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WaterBrook Multnomah Publishing Group has provided me with a copy of Angels by Dr. David Jeremiah to give away to my readers. Read my review to learn more about the book.

This contest is for USA and Canada residents only.

You can enter the giveaway by either:

On Twitter, send me a tweet saying "Hi @christfocus. Please enter me to win "Angels" by Dr. David Jeremiah. Another of his books is ________." (You need to fill in the name of another book by this author. Hint: Look here.)


You can leave a comment to this post asking to be entered and giving the name of another book by this author. Please also leave some way for me to contact you or follow this blog so you can see the winner announcement.

I'll randomly select the winner at noon (central time) on Feb. 8, 2010 and list them on this blog. I'll inform the winner and ask for their shipping address. If the winner hasn't responded within four days of notification, a new winner will be selected.

I hope everyone has fun with this, and I look forward to hearing what everyone thinks of this book!

Book Review: Angels

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by Dr. David Jeremiah

Trade Paperback: 240 pages
Publisher: WaterBrook Multnomah
First Released: 1996, 2006

Book Info Page on Publisher Website

Source: Review copy from the WaterBrook Multnomah Publishing Group.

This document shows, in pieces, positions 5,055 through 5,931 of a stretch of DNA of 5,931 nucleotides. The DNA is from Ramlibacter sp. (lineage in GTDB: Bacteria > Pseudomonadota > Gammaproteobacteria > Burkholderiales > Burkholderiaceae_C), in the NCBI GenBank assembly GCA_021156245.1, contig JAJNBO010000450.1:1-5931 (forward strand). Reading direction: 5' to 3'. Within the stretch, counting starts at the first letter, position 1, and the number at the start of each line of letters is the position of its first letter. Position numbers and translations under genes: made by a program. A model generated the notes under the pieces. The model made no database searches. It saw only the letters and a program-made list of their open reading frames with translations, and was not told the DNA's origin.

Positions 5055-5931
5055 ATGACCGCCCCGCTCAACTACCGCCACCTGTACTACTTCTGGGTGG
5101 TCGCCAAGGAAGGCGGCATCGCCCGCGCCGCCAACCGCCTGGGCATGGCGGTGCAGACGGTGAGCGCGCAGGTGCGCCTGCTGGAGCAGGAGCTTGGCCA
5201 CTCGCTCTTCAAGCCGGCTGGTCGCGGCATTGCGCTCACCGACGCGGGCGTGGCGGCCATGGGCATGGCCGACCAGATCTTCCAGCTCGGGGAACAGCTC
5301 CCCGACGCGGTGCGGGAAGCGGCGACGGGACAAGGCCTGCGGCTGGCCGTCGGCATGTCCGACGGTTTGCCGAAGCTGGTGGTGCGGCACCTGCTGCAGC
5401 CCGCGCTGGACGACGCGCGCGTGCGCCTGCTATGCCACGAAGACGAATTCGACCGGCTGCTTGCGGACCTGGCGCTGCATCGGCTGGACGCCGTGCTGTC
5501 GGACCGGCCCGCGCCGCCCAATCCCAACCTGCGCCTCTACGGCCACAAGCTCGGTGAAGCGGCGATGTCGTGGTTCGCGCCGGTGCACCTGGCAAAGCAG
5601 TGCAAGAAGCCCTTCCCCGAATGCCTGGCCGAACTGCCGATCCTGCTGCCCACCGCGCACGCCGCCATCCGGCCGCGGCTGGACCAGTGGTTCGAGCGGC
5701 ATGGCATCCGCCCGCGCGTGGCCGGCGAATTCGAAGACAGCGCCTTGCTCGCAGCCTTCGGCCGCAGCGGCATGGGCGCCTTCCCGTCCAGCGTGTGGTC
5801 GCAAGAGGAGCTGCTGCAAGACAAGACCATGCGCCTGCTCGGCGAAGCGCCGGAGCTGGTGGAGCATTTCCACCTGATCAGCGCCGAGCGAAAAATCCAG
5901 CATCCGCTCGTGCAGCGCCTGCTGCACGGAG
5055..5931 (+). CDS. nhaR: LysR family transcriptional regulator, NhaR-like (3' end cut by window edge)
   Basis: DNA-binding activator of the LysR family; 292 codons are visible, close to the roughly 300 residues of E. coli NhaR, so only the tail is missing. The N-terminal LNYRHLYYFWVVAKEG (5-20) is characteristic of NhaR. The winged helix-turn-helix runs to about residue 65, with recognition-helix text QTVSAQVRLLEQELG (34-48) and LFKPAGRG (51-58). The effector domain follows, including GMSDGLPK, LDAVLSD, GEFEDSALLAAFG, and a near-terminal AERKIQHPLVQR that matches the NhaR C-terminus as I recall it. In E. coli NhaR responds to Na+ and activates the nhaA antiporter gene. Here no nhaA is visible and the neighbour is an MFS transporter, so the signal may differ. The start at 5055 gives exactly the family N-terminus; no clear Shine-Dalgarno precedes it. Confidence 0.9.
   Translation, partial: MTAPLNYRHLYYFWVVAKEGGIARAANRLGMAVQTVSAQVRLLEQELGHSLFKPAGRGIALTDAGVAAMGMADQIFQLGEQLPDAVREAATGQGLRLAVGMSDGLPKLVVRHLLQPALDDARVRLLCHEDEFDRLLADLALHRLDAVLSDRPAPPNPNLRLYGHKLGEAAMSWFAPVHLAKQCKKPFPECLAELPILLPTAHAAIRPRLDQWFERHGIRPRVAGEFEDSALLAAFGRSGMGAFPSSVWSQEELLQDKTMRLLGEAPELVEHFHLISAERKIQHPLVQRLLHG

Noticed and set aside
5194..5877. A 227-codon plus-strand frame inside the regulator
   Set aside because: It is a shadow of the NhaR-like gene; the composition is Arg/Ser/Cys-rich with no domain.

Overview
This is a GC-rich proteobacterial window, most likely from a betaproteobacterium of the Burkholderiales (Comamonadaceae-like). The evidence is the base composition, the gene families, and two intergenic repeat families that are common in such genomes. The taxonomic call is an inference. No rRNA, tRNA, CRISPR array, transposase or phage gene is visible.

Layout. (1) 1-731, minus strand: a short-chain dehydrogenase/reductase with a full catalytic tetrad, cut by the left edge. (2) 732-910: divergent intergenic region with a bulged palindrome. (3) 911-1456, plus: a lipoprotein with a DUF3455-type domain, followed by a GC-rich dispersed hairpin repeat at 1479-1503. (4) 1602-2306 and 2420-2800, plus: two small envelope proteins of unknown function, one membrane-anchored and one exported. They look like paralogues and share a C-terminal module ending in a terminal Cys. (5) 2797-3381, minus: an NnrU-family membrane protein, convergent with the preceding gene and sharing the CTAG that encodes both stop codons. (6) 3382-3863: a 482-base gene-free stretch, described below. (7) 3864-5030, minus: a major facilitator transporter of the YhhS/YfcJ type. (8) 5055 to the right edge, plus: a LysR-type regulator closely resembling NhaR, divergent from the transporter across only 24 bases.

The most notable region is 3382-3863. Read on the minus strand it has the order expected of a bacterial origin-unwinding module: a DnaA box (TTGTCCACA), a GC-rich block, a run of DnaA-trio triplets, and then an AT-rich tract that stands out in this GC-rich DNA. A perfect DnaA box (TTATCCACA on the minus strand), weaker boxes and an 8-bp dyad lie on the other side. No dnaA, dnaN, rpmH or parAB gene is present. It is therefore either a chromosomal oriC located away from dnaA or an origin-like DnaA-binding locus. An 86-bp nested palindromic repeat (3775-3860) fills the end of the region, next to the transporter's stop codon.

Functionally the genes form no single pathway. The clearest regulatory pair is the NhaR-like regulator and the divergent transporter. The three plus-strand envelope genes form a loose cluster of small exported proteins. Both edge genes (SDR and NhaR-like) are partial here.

Back Cover Description:
People have long been fascinated by stories of angel sightings, yet many contemporary beliefs about angels are based on misconception and myth rather than solid, biblical truth.

As he's done so brilliantly for decades, respected Bible teacher Dr. David Jeremiah uses Scripture to unveil the remarkable truth about these agents of heaven and their role in our world and our lives.

What are angels? What is their role in God's plan? Are they present? Do they appear? Do they give us personal insight about our work and our worship?

In this broad and thorough survey of Scripture, Dr. Jeremiah clearly and simply separates fact from fiction as it relates to angels. His enlightening findings are supported with illustrations and insights from prominent teachers, such as Billy Graham, Corrie ten Boom, C. S. Lewis, and more.

Dr. Jeremiah's down-to-earth style guides readers around the hype about angels and directly into the "substance of things unseen!"

This book explored what the Bible says about angels. It was written in an easy-to-follow, somewhat casual writing style. However, the font was small and light, making the book difficult to read.

When Dr. Jeremiah concentrated on what Scripture had to say about angels, the book was excellent...though he did identify a few beings in the Bible as angels that I'm not convinced are angels (like he assumed that "the elders" in Revelations were angels, which not everyone agrees with).